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Every breath you take

The Amazon Basin is 2,700,000 square miles of which 2,100,000 miles are covered by rain forest. This territory represents more than one half of the world’s rain forest. The majority lies within the borders of Brazil. It is the most biodiverse tract in the world containing millions of living plants and animal species. And within this vast biome live an indigenous people who choose to remain in a place apart. It is a cornucopia of life, a beating heart of photosynthesis, so alive it creates its own weather patterns.

And yet, as you read these words, it burns. And we watch, with an abiding sense of horror and sadness as thousands of fires — many set intentionally — turn vital habitat into stark, chilling images of charred trees and scorched earth rubble, where crooked ribbons of fire still move relentlessly deeper into the forest.

It has been claimed — erroneously, according to scientists — that the Amazon rain forest is responsible for 20 percent of the planet’s oxygen. What is not in question is that this preternatural place consumes massive amounts of CO2 and is part of the ecological web of life that enfolds the earth.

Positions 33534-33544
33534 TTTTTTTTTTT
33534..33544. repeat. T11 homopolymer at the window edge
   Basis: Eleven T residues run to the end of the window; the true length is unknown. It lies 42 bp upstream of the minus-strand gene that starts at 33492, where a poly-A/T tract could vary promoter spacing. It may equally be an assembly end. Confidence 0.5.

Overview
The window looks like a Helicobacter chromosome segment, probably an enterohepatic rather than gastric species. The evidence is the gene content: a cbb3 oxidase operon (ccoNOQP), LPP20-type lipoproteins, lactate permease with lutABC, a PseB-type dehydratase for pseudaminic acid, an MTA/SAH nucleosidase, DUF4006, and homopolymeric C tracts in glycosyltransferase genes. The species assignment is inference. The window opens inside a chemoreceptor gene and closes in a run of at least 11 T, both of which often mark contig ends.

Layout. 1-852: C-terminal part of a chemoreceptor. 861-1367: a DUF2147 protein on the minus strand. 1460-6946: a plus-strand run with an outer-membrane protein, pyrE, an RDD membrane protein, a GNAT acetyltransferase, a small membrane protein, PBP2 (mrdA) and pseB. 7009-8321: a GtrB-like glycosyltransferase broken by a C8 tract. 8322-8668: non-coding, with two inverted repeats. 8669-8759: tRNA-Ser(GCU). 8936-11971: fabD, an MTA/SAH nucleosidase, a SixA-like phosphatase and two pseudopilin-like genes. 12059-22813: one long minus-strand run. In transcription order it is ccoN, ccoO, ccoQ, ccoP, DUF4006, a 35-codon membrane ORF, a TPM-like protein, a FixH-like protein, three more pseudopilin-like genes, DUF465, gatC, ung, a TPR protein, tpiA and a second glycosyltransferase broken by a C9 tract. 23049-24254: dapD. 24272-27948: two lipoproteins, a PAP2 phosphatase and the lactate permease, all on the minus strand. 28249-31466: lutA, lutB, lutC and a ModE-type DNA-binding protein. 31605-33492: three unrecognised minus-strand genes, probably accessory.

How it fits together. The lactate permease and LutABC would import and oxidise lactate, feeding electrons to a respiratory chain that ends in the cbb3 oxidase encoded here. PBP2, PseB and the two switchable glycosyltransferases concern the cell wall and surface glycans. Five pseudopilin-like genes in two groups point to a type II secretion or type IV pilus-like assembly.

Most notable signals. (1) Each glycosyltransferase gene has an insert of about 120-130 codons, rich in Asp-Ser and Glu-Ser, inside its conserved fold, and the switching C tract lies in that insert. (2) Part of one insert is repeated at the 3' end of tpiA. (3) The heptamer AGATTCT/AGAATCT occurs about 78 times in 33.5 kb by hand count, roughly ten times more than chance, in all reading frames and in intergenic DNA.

Remarkably, world governments seem unwilling or incapable of responding to what should be regarded as a potentially catastrophic event, an ecosphere turned into desiccated savannahs. Where was the outrage at the G7 meeting in France? Why was Jair Bolsonaro, President of Brazil, climate change denier akin to Trump, not told by the G7 that this is an environmental emergency and, sovereignty or no, there must be a global response? Trade agreements, sanctions and bans on beef and soy could have been on the table. The one meeting the G7 had on climate change and the Amazon fires proved ineffectual and, of course, Trump’s chair at the table was empty.

But perhaps the fires in the Amazon are but a metaphor for what is occurring worldwide. The orchestra plays on while we continue to extract and burn fossil fuels at a voracious rate, and send the byproducts into the atmosphere. The earth continues to grow warmer by so many CO2 parts per million, and, like our reaction to the Amazon fires, we are unable to summon the global will to solve what is an existential crisis.

Perhaps as a species we are most suited to complacent optimism and therefore find it impossible to fully process the meaning of what science tells us. And when asked to try and imagine the planet 25 to 30 years from now, it is likely we will construct an image that resembles our world today. That projection is a delusion, a unicorn we create to insulate ourselves from a future we resist contemplating.

And so life goes on. We adapt and we endure. Extreme weather events — floods, droughts, fires (worldwide), melting icecaps, hurricanes, rising sea levels — are still judged as black swans or one-offs. And yet there are places still pristine, heartbreakingly beautiful and essential, places that have escaped our predation. The Amazon is still one such place. There are others. And while it is true that we as a species cannot or will not change the narrative arc regarding climate change, perhaps we can bend it and by so doing plant a flag and say that these places we will defend and keep for today and tomorrow.

Chris Honoré is an Ashland Tidings columnist.